Welcome to the official website for the
Independent Media Association
Dedicated to the Recognition and Promotion of Accountable, Responsible Journalism

The role of a journalist is to accurately and truthfully report about news that affects society, while acting as a
Fourth Estate watchdog over it, safeguarding it against those who would violate the sanctity of its welfare.

Mission Statement

Given the current state of the US mainstream media at large, with its deep allegiance to corporate ownership, undue government influence, and a significant membership within the CFR, it is the independent journalist/broadcaster, who is oftentimes able to reach deeper for a story, due to the lack of binding ties, which in the corporate media, most always leads to censorship in some form or another.

The Independent Media Association (IMA) is an organization to help recognize and support those international journalists and broadcasters who operate without entangling alliances and restrictive influence, seeking the truth without fear of censorship. It also offers a well deserved public pat on the bat, not just for a job well done in reporting a story, but for a job done well in the research and investigation of it, as well as the courage, tenacity, devotion and passion for developing it.

A future goal of the IMA is to support independent media members by providing assistance with specific event accreditation, and IMA press credentials to those members in need. Publishing assistance is another beneficial service being considered.

The primary goal of the IMA is not only to help identify and support those independent journalists/broadcasters who exemplify the standards of reporting integrity and sound journalism within the independent media, but also to perpetuate and promote these necessary ideals, and to encourage and teach others to embrace and support them.

Helpful Guides & Useful Tools
13 Writing Rules 15 Newswriting Rules for Beginning Journalism Students
Title Capitalization 25 Rules for Writing Crazy Good Sentences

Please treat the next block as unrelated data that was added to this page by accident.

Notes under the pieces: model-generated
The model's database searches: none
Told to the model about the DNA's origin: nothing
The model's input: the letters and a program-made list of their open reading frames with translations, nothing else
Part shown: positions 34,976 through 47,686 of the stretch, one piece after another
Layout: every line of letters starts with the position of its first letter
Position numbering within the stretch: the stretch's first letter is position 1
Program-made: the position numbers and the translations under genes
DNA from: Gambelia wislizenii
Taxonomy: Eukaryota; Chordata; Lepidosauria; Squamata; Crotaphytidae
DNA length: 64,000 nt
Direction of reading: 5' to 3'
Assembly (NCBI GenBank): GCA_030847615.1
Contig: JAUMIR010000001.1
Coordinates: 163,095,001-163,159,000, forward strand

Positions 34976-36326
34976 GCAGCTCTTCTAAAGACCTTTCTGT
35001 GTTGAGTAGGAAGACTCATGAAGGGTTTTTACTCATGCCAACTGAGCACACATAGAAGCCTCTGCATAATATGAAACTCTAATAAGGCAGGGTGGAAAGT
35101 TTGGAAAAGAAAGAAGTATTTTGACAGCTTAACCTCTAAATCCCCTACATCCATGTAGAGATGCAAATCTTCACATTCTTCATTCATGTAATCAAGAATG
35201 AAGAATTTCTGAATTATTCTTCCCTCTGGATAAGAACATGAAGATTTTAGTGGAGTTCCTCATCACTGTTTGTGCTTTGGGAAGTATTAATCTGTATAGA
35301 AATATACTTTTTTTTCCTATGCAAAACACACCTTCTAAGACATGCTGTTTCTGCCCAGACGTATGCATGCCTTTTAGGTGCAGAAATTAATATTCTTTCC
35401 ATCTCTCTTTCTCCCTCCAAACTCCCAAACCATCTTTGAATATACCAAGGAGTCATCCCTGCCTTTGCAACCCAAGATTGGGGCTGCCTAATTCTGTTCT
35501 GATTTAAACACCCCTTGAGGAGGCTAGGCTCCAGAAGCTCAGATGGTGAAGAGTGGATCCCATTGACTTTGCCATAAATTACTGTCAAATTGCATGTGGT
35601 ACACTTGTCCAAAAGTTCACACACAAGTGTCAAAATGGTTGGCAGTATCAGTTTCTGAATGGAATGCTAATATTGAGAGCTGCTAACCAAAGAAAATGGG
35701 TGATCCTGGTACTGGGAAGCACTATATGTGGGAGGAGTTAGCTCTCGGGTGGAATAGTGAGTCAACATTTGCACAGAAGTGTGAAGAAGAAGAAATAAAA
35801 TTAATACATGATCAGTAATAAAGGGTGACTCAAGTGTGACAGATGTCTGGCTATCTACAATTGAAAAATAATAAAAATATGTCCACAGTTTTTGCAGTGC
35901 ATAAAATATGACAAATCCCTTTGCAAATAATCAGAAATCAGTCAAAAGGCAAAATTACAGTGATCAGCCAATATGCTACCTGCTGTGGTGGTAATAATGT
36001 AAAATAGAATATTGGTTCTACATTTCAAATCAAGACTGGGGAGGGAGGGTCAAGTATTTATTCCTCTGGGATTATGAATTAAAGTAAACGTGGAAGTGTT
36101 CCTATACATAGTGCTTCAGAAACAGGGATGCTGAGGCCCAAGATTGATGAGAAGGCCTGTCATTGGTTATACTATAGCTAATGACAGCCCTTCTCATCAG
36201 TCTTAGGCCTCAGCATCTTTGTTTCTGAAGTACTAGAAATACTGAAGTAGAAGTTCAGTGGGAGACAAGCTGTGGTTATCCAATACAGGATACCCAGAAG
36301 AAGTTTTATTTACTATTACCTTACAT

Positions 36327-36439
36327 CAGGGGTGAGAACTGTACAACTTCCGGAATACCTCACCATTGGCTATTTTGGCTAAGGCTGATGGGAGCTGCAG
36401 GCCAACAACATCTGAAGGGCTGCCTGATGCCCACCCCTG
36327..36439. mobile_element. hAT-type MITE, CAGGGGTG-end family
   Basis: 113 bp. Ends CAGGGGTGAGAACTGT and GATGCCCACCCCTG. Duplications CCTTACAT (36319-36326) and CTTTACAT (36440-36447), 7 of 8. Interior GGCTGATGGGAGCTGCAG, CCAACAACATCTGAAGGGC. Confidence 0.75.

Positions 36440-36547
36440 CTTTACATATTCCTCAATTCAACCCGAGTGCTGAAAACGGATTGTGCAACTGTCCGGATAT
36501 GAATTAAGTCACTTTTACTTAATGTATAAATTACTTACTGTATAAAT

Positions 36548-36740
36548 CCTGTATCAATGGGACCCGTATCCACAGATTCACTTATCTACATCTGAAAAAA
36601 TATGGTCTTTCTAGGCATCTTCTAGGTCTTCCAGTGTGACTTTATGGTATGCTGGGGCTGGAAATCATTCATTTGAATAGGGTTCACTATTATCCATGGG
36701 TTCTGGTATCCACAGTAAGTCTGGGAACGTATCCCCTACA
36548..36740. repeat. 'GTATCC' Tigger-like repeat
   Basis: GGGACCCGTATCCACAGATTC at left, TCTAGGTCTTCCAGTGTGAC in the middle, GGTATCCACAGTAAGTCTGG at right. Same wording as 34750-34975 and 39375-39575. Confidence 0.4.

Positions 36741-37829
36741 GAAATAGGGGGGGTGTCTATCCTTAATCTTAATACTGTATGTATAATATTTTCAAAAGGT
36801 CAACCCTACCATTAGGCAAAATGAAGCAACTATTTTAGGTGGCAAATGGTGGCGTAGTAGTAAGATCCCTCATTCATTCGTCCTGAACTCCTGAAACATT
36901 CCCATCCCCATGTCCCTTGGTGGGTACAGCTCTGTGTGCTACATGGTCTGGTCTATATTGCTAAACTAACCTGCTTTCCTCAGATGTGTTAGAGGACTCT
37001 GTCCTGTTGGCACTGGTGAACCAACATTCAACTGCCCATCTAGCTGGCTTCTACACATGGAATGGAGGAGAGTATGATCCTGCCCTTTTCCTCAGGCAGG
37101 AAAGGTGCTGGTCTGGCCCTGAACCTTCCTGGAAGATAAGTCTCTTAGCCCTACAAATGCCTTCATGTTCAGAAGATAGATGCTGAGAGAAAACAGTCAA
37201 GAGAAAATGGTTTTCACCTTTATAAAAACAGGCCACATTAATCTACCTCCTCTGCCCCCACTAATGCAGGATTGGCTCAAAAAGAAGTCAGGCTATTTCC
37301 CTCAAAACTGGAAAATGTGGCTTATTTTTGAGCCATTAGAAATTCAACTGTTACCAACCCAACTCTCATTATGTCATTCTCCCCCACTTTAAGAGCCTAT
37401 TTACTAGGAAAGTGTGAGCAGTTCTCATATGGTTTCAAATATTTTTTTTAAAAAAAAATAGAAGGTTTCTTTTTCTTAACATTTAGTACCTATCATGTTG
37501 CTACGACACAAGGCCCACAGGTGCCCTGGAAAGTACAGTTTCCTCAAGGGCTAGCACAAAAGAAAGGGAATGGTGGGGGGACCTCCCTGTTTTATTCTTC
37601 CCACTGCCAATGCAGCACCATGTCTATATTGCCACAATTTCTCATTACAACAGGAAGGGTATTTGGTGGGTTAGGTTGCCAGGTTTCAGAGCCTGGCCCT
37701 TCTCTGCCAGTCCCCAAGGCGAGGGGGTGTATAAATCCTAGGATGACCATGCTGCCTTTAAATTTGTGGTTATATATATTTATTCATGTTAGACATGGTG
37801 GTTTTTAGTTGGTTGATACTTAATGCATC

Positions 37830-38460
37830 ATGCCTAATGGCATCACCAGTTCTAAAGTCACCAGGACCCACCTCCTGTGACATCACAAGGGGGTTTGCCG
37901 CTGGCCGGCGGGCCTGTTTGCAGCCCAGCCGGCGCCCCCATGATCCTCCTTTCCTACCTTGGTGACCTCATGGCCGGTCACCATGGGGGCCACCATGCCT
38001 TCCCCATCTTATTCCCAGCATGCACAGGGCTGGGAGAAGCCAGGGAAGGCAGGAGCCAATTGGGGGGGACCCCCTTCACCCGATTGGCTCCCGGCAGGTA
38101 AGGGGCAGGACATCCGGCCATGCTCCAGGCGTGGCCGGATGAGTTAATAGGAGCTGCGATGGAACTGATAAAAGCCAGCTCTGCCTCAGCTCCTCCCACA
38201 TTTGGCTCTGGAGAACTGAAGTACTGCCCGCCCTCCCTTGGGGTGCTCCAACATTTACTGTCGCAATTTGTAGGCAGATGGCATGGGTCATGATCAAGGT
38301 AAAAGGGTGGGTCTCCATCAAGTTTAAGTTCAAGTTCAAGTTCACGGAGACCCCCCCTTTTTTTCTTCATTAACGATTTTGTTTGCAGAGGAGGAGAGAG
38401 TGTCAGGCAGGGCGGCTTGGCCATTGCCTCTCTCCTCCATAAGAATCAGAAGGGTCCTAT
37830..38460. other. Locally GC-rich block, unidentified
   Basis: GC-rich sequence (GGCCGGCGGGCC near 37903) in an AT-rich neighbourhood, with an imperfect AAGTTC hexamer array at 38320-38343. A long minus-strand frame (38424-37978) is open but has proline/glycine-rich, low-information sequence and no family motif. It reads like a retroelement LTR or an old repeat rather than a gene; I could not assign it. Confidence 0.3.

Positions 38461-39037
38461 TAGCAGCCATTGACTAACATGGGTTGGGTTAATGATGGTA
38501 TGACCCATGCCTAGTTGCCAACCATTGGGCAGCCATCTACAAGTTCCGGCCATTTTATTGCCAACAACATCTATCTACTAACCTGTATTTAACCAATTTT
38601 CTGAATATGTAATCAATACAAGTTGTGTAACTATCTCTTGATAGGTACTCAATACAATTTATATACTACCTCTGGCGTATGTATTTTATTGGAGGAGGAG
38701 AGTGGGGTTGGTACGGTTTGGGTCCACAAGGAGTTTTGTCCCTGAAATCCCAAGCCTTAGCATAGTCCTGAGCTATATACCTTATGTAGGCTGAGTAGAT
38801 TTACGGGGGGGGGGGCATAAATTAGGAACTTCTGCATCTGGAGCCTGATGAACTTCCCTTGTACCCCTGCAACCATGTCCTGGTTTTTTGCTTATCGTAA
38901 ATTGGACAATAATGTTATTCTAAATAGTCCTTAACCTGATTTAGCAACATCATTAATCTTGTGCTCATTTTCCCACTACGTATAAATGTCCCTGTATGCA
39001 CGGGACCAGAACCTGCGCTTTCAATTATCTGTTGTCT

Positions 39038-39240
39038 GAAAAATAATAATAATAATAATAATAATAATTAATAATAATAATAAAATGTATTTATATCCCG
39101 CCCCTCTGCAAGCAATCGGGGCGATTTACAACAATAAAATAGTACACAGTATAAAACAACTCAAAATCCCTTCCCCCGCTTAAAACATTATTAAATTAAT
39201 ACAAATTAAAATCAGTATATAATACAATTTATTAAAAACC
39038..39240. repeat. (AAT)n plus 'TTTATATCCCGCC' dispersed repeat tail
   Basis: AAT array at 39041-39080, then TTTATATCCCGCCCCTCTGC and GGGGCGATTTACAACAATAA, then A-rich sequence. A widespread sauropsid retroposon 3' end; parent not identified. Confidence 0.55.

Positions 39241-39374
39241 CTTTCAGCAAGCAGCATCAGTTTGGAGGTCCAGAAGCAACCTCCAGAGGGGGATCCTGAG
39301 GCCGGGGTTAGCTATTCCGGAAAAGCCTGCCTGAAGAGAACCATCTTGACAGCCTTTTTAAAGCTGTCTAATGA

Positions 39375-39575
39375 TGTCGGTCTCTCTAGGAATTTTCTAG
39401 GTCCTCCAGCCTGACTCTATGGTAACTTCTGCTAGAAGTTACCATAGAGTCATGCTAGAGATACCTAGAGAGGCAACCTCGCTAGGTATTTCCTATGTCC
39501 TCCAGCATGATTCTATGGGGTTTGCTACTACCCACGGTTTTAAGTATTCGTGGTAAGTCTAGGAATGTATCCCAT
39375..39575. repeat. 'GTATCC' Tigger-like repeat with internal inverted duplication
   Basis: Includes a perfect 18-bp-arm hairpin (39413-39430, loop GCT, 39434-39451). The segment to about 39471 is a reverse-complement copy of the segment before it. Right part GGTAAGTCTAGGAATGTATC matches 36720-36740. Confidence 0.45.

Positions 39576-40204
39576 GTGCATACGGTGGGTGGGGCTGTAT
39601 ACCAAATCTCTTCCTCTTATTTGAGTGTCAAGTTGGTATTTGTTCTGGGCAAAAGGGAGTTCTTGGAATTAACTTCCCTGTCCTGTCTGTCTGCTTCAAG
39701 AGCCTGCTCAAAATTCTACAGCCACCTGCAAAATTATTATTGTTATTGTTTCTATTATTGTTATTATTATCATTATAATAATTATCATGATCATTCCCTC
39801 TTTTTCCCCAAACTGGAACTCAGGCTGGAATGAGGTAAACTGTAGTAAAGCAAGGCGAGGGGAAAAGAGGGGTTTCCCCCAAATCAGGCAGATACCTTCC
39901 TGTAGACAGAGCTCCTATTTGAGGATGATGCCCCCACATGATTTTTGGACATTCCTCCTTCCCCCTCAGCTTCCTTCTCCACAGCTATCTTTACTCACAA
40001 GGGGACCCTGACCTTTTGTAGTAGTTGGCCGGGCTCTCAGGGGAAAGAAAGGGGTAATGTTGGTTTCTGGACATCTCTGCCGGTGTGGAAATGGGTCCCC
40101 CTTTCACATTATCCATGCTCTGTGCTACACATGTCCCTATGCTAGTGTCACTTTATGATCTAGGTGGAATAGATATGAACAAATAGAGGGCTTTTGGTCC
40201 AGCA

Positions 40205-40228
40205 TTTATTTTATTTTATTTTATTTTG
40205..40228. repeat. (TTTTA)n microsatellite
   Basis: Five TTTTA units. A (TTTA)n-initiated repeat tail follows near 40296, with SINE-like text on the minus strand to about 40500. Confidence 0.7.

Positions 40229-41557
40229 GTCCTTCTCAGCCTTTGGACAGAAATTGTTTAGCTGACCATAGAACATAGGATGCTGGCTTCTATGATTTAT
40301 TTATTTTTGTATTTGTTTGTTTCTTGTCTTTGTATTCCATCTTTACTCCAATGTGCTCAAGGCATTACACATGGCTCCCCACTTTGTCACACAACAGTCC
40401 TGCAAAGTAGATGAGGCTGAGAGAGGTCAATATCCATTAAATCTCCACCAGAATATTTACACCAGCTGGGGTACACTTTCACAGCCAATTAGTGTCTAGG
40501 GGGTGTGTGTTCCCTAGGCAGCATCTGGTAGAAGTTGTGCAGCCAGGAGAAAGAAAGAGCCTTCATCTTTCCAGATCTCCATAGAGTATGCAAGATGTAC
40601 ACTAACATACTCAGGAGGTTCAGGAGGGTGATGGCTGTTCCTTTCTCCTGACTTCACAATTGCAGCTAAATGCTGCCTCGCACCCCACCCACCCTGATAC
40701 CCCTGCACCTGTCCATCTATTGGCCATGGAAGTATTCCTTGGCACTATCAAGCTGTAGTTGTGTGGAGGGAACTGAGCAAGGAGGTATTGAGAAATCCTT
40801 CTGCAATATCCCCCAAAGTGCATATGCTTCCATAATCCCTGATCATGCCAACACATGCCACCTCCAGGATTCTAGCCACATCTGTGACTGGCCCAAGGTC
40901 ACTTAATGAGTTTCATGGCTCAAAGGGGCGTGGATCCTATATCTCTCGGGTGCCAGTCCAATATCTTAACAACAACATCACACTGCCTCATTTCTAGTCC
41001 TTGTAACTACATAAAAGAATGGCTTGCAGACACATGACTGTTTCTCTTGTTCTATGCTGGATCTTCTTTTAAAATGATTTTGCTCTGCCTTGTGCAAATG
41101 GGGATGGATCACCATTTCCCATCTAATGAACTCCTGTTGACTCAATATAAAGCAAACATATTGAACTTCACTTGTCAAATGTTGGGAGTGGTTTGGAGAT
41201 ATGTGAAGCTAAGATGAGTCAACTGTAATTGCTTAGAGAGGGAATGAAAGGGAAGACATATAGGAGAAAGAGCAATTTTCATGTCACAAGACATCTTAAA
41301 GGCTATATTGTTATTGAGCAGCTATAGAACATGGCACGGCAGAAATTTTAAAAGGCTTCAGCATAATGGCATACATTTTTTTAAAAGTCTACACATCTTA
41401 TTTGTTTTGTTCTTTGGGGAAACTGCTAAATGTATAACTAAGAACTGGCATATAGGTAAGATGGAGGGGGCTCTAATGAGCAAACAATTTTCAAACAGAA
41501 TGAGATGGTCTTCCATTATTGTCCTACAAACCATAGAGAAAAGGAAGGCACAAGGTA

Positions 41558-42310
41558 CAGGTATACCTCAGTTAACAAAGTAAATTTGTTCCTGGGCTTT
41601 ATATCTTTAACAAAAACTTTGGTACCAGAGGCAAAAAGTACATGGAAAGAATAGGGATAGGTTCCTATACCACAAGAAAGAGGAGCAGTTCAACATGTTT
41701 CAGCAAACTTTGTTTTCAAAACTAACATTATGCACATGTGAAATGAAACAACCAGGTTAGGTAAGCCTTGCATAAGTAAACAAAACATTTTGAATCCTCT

The Guide to Grammar and Writing Reporting and Writing Basics (Reuters)
The Characteristics of Good Writing The Handbook of Journalism (Reuters)
Journalism ethics and standards Writing Effective, Enticing Headlines
Journalist Job Description Center for Journalism Ethics
Fact-Checking Resources Global Media Ethics
Journalism Essentials
SMU Journalism Tools SPJ Code of Ethics
Data Journalism Tools Mobile Journalism Tools
Journalism Tools Pinterest Journalism Tools
Articles on Journalism
Keep It Real: The Five Golden Rules of Quality Journalism
Online Journalism Ethics: Guidelines from the Conference
Journalism - Five Easy Rules For Successful Newspaper Writing
10 Journalism Rules That Can Teach You Everything You Need to Know About Content Marketing

Journalism Research Studies

What's Next For Non-Profit Journalism?  (Pew Research Center)
Crowdfunded Journalism: A Small but Growing Addition to Publicly Driven Journalism  (Pew Research Center)
Mobile Devices and News Consumption: Some Good Signs for Journalism  (Pew Research Center)
The Revenue Picture for American Journalism and How It Is Changing  (Pew Research Center)
How Investigative Journalists View Surveillance and Digital Security  (Pew Research Center)
Digital News — Audience: Fact Sheet  (Pew Research Center)
Millennials and Political News  (Pew Research Center)
Journalism and the Media  (Pew Research Center)

Informational Links

American Copy Editors Society (ACES) International Center for Journalists
American Society of Business Publication Editors (ASBPE) Investigative Reporters and Editors
Broadcast Education Association Online News Association
Committee to Protect Journalists (CPJ) Organization of News Ombudsman
Council on Foundations: Non-Profit Media Reporter's Committee for Freedom of the Press
Editorial Freelancers Association Reporters Without Borders
National Press Photographers Association Society of Environmental Journalists
Institute for Public Accuracy Society of Professional Journalists
Inter American Press Association World Journalism Education Council

George Orwell’s Six Simple Rules for Writing

(1) Never use a metaphor, simile, or other figure of speech which you are used to seeing in print.

(2) Never use a long word where a short one will do.

(3) If it is possible to cut a word out, always cut it out.

(4) Never use the passive where you can use the active.

(5) Never use a foreign phrase, a scientific word, or a jargon word if you can think of an everyday English equivalent.

(6) Break any of these rules sooner than say anything outright barbarous.

The Basic Rules of Journalism

Recommended Websites That Embody Excellence in Independent Reporting



Please bookmark this page and check back later


Copyright © 2016 IndependentMediaAssociation.com